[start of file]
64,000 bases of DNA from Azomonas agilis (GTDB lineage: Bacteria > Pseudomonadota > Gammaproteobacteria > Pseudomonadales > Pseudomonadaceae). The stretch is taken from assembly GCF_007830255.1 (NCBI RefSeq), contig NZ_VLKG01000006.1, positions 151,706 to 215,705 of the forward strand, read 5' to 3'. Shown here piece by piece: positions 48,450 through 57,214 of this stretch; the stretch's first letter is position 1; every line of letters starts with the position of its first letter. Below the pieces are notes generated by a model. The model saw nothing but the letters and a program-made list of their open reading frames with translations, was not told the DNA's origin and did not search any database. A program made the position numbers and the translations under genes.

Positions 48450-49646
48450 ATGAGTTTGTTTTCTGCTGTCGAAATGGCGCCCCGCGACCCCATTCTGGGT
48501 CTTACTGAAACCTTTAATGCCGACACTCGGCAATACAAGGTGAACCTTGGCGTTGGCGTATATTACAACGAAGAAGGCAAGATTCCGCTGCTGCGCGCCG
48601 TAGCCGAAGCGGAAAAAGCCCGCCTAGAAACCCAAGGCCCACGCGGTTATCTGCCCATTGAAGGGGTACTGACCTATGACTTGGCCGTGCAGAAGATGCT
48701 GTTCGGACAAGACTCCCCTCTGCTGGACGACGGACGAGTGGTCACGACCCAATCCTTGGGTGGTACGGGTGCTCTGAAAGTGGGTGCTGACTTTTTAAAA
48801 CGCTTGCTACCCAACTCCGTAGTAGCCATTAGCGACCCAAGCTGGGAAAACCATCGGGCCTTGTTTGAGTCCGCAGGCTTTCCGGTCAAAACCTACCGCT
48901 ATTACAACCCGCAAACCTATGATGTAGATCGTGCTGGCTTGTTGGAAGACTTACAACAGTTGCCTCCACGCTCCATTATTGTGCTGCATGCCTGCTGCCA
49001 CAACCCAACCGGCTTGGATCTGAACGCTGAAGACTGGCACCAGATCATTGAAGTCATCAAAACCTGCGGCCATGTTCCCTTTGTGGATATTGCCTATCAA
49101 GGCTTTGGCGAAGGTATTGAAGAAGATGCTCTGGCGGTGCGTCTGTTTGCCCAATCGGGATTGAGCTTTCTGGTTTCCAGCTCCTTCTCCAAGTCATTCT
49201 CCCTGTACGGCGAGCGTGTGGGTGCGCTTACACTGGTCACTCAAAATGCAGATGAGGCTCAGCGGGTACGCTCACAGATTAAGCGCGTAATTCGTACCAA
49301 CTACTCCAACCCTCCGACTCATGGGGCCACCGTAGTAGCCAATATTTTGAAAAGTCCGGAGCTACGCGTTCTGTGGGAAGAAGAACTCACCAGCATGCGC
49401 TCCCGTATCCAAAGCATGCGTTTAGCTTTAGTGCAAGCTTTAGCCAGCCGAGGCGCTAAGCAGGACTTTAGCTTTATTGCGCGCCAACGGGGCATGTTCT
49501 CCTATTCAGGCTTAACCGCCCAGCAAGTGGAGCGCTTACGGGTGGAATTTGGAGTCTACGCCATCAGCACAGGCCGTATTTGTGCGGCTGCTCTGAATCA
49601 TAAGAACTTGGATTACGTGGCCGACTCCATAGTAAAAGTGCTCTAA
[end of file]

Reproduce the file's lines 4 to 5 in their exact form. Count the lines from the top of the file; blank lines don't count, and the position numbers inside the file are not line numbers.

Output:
48501 CTTACTGAAACCTTTAATGCCGACACTCGGCAATACAAGGTGAACCTTGGCGTTGGCGTATATTACAACGAAGAAGGCAAGATTCCGCTGCTGCGCGCCG
48601 TAGCCGAAGCGGAAAAAGCCCGCCTAGAAACCCAAGGCCCACGCGGTTATCTGCCCATTGAAGGGGTACTGACCTATGACTTGGCCGTGCAGAAGATGCT